An elaborately decorated Christmas tree is not the most practical when bombs are being dropped because the country is waging an aggressive war. During the war itself, Aunt Milla seems to be able to cope with the decision of her husband to just not get a Christmas tree for practical reasons. In the years 1945 and 1946 Christmas trees, let alone decorative dwarves, were impossible to get by, but in the year 1947 Aunt Milla can finally enjoy her fully decorated tree again. So far, so good. But:
Around the feast of the presentation of Jesus in the temple4 (…) as my cousin Johannes started to remove the dwarves from the tree, my until then so kindhearted Aunt Milla started screaming in such a pitiable way, and that so sudden and loud, that my cousin got frightened to death, lost control off the toppling tree, and before anyone realized what had happened the sound of breaking glass filled the room. All was demolished, and my aunt was screaming.5
The first one to crack is the priest
And Aunt Milla keeps on screaming, screaming, and screaming. Doctors, psychiatrists, and whatever experts the family calls in are all at a loss and cannot find the reason. Aunt Milla just keeps on producing horrible noise. Then her husband gets the ominous idea of setting the Christmas tree up again. Not a very easy thing to do when it’s the midst of February, but somehow the family manages to find a tree and an entire set of decorations so the tree can be set up again in March. Not long after the tree is set up, Aunt Milla casually asks her husband whether it is not time to call in the family for the Christmas festivities. Then the horror begins…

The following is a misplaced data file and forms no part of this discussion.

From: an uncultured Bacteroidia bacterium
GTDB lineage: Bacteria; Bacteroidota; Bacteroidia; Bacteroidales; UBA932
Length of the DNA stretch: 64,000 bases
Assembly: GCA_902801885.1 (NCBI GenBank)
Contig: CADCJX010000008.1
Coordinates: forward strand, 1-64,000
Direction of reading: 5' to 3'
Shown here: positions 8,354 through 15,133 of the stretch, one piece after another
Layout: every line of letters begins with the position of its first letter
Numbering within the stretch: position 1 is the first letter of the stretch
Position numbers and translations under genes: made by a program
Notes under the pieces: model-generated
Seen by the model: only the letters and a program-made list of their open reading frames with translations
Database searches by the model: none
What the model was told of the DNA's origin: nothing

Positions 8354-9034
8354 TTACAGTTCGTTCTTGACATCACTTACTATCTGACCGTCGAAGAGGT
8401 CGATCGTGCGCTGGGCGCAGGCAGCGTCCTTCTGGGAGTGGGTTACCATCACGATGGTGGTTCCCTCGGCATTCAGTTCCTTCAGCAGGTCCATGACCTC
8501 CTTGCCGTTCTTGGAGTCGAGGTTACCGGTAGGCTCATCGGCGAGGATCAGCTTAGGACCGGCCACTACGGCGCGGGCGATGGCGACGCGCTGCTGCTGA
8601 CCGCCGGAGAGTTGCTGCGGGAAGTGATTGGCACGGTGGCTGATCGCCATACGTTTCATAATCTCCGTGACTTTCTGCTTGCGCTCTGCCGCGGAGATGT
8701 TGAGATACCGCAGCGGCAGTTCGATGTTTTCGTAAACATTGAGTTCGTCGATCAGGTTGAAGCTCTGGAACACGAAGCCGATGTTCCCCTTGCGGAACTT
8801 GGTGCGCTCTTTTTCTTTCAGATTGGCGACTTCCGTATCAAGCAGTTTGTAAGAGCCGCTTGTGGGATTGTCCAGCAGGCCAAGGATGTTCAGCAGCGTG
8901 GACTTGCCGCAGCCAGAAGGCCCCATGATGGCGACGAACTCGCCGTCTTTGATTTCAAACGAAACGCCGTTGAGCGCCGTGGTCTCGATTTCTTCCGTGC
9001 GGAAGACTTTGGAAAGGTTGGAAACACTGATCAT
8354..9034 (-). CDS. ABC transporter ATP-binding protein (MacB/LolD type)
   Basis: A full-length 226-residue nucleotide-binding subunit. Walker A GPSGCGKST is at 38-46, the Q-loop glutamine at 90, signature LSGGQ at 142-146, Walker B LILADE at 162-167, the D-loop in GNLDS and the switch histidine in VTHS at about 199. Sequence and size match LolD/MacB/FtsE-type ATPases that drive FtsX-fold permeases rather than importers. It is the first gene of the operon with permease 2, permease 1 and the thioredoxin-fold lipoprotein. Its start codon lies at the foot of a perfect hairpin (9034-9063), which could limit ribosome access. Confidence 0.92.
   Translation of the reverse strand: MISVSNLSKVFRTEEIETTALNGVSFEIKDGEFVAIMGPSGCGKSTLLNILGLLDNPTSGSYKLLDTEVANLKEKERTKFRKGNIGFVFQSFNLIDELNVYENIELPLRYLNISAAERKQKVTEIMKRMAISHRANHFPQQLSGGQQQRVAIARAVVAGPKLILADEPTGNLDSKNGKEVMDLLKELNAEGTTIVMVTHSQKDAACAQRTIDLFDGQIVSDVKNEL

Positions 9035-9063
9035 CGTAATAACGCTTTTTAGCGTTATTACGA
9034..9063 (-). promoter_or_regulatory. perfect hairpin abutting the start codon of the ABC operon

Of all people, the local priest is the first one to crack. After a couple of weeks he just stops showing up at the daily festivity, does not pick up the phone, and refuses to open his door when the family comes knocking.6 From then on the rest of the, until then so modest, family starts to show strange behaviour. Milla’s daughter Lucie has to endure hypnotic therapy because she gets into a blind rage whenever she sees something that only faintly reminds her of Christmas, causing her husband to look for a country to emigrate to: “The land of his dreams should not grow any pine trees and have strict prohibitions on importing them. Further the singing of Christmas songs must be under severe penalty there.”7 Aunt Milla’s husband, who is usually so kindhearted, is undertaking activities that cannot be described otherwise then adultery, and when Aunt Milla suffers a severe indigestion, rumours arise that she has been poisoned.8
In the end all family members are replaced by wax figures, the real specimens now being mental wrecks. And the cause of it all was an overdose of Christmas.
But that would be a too easy moral of the story. Böll wrote it as a means to criticize Germany’s then stubborn treatment of their gruesome past. In Böll’s opinion, Germany was too much wallowing itself in pleasant nostalgia and meanwhile corrupting themselves morally. Soothing themselves with a decorative angel whispering “peace” after a certain amount of time had lapsed. Heinrich Böll won the Nobel-price of Literature in 1972, so maybe we should also take his Christmas message seriously. Not only at Christmas time.